01/12/10 266 W, 2 I - + 11 - 10 Big Honkin' Haz-Mat in Morehead City


What happens when a forklift punctures nine drums containing pentaerythritol tetranitrate, as same are being unloaded at a state port in Morehead City? Precautions with a capital P. Officials closed the port, closed all nearby roads, and urged a half-mile evacuation. The Morehead City Fire Department was notified about 4:45 a.m. of the situation. Agencies that subsequently responded included Beaufort Fire Department, Cherry Point Fire Department, Wilmington Fire Department's Regional Response Haz-Mat Team, an Explosive Ordnance Disposal unit from Cherry Point, the Salvation Army, the US Coast Guard, and US Customs and Border Protection.

Just before 9:00 a.m., a one-mile safety zone was established around the scene. Same included a portion of Highway 70, including the bridge to Radio Island. A two-mile nautical safety zone was also established. Crews issued their first public statement after 9:00 a.m. County officials also activated a "CodeRed" telephone-notification process to residents about 9:30 a.m. Wilmington's haz-mat team arrived about 2:00 p.m. By the afternoon, the spill had been contained, and crews were cleaning it up, and repackaging the punctured containers. Nearby roads and waterways were reopened shortly after 5:00 p.m. The port is planned to reopen tomorrow at 8:00 a.m.

The material was described as a part-liquid, part-solid slurry. Same was shipped in cardboard (!) drums measuring about two-feet high and one-foot in diameter. The spill occurred at the mouth of a shipping container, and some of the material then spilled onto the dock.
 


Dylan Ray/Carteret News-Times photo

Map, click to enlarge:
 


Google Maps image

Sources:





What sort of run is Wilmington to Morehead? Google Maps says merely 94.7 miles, but 2 hours 24 minutes travel time.
Legeros - 01/12/10 - 20:54

Updated with map. Yeah, I have too much free time.
Legeros - 01/12/10 - 21:08

I used to live and work in Morehead, with Wildwood FD and Emerald Isle EMS. The things that went through that port would make your jaw drop. In addition to the port itself, the rail line that runs to the port traverses right down the middle of town, traveling beside Arendell St. and past the hospital, commmunity college, and right through downtown. So, it’s a lucky thing that this was contained inside the port facility.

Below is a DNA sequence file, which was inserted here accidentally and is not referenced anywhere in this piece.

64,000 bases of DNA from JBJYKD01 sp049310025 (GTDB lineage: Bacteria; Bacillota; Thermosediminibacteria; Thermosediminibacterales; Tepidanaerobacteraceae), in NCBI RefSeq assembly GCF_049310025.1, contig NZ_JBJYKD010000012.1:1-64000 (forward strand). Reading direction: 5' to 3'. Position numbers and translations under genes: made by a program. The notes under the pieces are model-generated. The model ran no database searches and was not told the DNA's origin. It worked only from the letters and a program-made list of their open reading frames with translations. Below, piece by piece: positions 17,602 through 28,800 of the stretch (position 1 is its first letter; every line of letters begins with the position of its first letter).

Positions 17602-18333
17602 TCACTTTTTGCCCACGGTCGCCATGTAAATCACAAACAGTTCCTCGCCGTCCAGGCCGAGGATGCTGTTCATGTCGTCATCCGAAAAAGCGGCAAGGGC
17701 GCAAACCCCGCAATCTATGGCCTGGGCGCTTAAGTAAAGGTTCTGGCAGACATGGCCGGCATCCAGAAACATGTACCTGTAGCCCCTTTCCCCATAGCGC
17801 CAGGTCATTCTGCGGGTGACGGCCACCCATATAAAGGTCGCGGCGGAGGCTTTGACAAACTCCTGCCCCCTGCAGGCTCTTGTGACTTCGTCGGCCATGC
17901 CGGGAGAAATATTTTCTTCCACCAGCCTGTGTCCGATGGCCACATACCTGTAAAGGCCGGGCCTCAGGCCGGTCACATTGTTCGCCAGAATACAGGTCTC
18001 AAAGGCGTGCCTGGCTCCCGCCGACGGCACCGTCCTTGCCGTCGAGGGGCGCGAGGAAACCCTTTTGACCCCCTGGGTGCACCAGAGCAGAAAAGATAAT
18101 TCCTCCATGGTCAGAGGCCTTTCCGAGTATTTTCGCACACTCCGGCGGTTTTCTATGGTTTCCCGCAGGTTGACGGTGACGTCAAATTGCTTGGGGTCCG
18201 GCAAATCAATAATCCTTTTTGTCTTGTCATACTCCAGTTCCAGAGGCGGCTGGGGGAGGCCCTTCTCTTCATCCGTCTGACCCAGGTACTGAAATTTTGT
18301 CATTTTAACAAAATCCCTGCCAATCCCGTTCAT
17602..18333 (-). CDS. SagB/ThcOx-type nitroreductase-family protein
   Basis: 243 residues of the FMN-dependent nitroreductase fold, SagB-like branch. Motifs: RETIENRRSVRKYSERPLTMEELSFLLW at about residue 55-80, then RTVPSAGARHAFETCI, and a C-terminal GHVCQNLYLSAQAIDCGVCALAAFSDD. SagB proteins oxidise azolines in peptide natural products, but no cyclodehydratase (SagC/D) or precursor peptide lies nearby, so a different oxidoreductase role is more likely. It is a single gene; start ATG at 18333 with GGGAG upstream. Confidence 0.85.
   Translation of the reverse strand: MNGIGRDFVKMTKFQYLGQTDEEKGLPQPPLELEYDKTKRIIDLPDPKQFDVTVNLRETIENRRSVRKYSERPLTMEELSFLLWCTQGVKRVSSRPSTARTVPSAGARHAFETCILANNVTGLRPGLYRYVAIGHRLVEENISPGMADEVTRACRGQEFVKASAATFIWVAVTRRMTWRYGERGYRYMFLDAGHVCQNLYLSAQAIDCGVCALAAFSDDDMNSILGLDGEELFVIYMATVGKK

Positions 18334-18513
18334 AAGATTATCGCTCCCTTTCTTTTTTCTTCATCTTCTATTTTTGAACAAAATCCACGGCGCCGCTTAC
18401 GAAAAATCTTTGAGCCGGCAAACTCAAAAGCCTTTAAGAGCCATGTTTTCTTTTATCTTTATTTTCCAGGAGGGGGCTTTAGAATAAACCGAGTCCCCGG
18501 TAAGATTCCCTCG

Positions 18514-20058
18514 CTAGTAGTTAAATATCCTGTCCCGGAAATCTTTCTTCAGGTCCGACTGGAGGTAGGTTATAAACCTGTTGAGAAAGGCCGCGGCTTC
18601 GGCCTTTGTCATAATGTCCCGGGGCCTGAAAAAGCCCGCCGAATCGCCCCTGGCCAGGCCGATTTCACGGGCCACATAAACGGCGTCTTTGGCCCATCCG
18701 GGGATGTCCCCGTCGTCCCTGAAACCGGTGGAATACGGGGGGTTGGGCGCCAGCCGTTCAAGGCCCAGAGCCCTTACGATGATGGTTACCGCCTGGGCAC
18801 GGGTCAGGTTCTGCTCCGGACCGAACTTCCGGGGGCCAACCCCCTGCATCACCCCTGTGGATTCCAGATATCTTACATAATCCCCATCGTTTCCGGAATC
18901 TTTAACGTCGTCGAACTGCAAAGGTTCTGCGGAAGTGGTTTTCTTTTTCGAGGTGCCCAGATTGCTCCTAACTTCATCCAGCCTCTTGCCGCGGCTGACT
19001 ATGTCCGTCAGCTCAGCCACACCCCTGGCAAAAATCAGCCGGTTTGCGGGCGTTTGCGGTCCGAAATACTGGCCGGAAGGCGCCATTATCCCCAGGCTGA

Can you imagine what would have happened if this had been on a train and derailed right in the middle of downtown?
CJS (Email) - 01/12/10 - 23:34

Wonder why it took so long for wilmington to respond!? And wonder why Atlantic Beach Fire-Rescue didnt respond?
[ENG3INE] - 01/13/10 - 08:56

Since there’s no information provided regarding when WFD was requested, as well as when they left Wilmington, any judgement of their response is moot.

Ditto with ABFD. No information is provided regarding the fire resources that were determined needed, or requested. We can presume that MHFD, BFD, CPFD were sufficient. Again, somewhat of a moot point.

Perhaps you meant to wonder why Wilmington was requested so seemingly much later into the incident, and why were other departments like ABFD also not scene. As written, you place the onus of the question on the agency. As if, WFD or ABFD were deficit in their actions. Tricky language!
LJM - 01/13/10 - 09:26

To maybe enlighten a little bit more on way the RRT team wasnt called as quick as some would have expected. Almost every military post/base/air station/camp has a Hazmat Team assigned to it. With that said, being that Cherry Point was called to assist, they most likely responded with there Hazmat equipment. They are trained to the same standard, if not a more stringent standard, as their civilian counterparts on the Regional Teams. This is not an offical statement on this topic nor should it be accepted as such.
Military Hazmat - 01/13/10 - 12:42

Oh thanks i was just wondering. And yeah I was thinking the same thing. Thanks for answering the question LJM and Military Hazmat.
[ENG3INE] - 01/13/10 - 15:20

This may help some. The training standards are essentially the same, but courses may be slightly different – the DOD course standards follow the NFPA too. I would disagree the the DOD is to a higher standard (too much similarity in the courses and standards). Military HM teams may have more experience in dealing with ordinance, some Rad, and jet fuel; but may not have much experience in other industrial chemicals and in transport accidents. Also, there is not much a HM team can do with explosives and these types of issues are left (legally) for the LE or military experts to handle.

In addition, RRTs respond only when requested through the state EOC from the local IC or the local EM coordinator (policy). If the locals do not request them, they are not dispatched. Carteret Co. is in RRT-2’s area (Wilmington), however RRT-1 (Williamston) is almost the same distance away. It is the State EOC’s call as to who responds. As posted by “Military Hazmat,” the local responders in this area rely on their military bases to assist with HM issues due to their locality. They are pre-disposed to call the local HM team resource first. The RRT would be a back-up. Stay safe!!
A.C. Rich - 01/15/10 - 11:43



  
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